Major League Baseball teams, informed Monday by Commissioner Rob Manfred to prepare for an on-time start of the 2021 season, received health and safety guidelines that stated teams could also permit fans to attend games, perhaps as early as spring training in February.
No fans attended games last season until the National League Championship Series and World Series at Globe Life Park in Arlington, Texas, but memos distributed to teams Monday allow for the possibility that spring-training tickets could be sold in small groups of pods, providing they are seated at least six feet from one another, according to a memo obtained by USA TODAY Sports.
Fans still will not be permitted to attend spring-training team workouts away from the ballpark.
Regular-season tickets also are expected to be sold in pods again with seating at least six feet apart, and reduced capacity in suites, just as they did during the NLCS and World Series when about 11,500 fans were permitted into the ballpark.
Fans observe the National Anthem as they wear masks prior to Game 1 of the NLCS. (Photo: Kevin Jairaj, USA TODAY Sports)
MLB currently has no plans to mandate the testing of fans for COVID-19, a proof of vaccination or even temperature checks before entering ballparks, permitting clubs to make their own policy. The memo suggests that the benefits of temperature checks for fans may be outweighed by the disadvantages, such as false readings and close contact between the screeners and fans.
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“Mass testing of this kind is not practical with the existing rapid testing options,’’ the memo reads, “and testing is of limited ability when done days in advance of an event. Clubs retain discretion in this area and may choose to require fans — or a subset of fans, such as suite holders — to test, but barring any major advancement in testing technology, the commissioner’s office will not mandate any form of testing for fans.’’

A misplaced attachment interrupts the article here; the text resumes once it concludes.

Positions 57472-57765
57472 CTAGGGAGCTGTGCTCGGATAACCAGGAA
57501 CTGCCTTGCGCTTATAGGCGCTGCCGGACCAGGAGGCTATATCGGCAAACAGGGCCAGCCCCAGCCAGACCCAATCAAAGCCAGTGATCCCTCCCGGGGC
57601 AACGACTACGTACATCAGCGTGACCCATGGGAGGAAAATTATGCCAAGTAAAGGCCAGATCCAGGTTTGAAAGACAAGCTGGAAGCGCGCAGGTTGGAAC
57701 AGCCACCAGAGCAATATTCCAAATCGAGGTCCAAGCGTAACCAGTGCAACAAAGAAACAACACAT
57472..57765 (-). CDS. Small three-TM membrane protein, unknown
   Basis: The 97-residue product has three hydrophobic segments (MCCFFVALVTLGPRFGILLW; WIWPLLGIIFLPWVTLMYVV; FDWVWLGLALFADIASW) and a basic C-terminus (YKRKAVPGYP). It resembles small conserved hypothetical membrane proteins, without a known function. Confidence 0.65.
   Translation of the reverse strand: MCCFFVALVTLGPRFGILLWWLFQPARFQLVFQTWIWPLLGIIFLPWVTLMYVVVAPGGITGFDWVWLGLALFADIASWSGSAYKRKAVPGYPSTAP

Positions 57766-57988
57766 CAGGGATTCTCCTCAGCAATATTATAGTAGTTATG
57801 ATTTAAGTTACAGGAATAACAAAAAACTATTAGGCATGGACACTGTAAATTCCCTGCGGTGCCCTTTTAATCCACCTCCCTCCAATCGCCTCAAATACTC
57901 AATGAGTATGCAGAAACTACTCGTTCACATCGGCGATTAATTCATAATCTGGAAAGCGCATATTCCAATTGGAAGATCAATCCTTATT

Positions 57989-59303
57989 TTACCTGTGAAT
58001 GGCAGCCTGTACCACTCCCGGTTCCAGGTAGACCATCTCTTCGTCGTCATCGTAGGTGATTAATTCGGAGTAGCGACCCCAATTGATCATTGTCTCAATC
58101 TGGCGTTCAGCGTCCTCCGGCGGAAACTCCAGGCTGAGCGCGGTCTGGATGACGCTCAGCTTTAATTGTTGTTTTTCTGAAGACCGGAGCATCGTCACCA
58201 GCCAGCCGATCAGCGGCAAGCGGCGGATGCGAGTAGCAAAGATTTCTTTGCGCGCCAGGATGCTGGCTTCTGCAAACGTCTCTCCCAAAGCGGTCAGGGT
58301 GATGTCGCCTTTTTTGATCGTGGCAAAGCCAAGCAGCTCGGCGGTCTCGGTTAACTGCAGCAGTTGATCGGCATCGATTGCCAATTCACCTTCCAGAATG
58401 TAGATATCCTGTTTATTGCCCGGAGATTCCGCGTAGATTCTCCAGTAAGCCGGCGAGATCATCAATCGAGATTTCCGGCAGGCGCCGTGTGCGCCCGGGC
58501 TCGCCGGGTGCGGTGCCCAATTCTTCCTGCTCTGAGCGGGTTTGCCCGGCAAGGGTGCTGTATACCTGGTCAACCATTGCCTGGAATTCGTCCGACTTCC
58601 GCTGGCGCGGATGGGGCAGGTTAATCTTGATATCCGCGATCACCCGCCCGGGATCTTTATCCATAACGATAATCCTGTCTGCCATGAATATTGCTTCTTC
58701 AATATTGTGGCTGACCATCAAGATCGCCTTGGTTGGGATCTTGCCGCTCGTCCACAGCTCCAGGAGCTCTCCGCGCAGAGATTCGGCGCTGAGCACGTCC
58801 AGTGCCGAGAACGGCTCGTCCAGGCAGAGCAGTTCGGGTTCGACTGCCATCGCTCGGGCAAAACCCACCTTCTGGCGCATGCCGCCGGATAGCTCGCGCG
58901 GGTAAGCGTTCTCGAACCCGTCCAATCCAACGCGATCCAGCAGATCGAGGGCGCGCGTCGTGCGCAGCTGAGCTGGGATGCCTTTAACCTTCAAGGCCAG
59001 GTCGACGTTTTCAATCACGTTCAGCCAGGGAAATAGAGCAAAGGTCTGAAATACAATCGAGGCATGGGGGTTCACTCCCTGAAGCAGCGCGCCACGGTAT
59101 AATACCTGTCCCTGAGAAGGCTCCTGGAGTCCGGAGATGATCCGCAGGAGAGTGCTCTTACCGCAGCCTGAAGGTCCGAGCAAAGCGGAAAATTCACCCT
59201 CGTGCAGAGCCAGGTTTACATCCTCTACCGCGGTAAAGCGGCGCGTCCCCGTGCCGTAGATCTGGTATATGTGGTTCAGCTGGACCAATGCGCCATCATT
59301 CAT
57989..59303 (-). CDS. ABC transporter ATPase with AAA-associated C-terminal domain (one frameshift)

Yet, all fans aged two or older will be required to wear a mask covering their mouth and nose during games, except when eating or drinking at their seats. MLB is also recommending that only medical bags and diaper bags be permitted into the ballpark.
There still will be a buffer zone between the field of play and fans, but the 20-foot buffer zone that was implemented in Arlington will be reduced to six feet, except for the dugout and the bullpen. The buffer zone around the dugout must be at least 12 feet, while the bullpen must be at least six feet providing there is at least 13 feet of vertical distance between the bullpen floor and fans.
The buffer zones will likely eliminate selling tickets in the first three rows of the ballpark unless there is at least a 6 ½-foot plexiglass installed between the fans and the field.
There will be no restrictions on the closing of stadium roofs, but MLB is encouraging teams with retractable roofs to play with the roof open.
It’s also unlikely that extended dugouts and bullpens will be required this season, but indoor spacing in the clubhouses, as required a year ago, will remain.
Certainly, circumstances can change the policies, but with one month before the start of spring training, there’s now a chance that at least a limited number of fans will not only be permitted to attend games during the season, but also spring training.
“The Office of the Commissioner understands the need for clubs to plan for next season,’’ the memo reads, “but MLB’s policies ultimately will depend on the public health situation in the United States, which is difficult to predict this far in advance of the season. In particular, the current uncertainty surrounding COVID-19 vaccine production and distribution rates is preventing our experts from making predictions about the spring and summer with specificity. As such, MLB’s guidance on fan attendance may change in the coming weeks as circumstances change, and may also be modified later as the season progresses and conditions improve. …
“Changes in government orders, particularly at the federal level, may necessitate changes to MLB’s policies.’’
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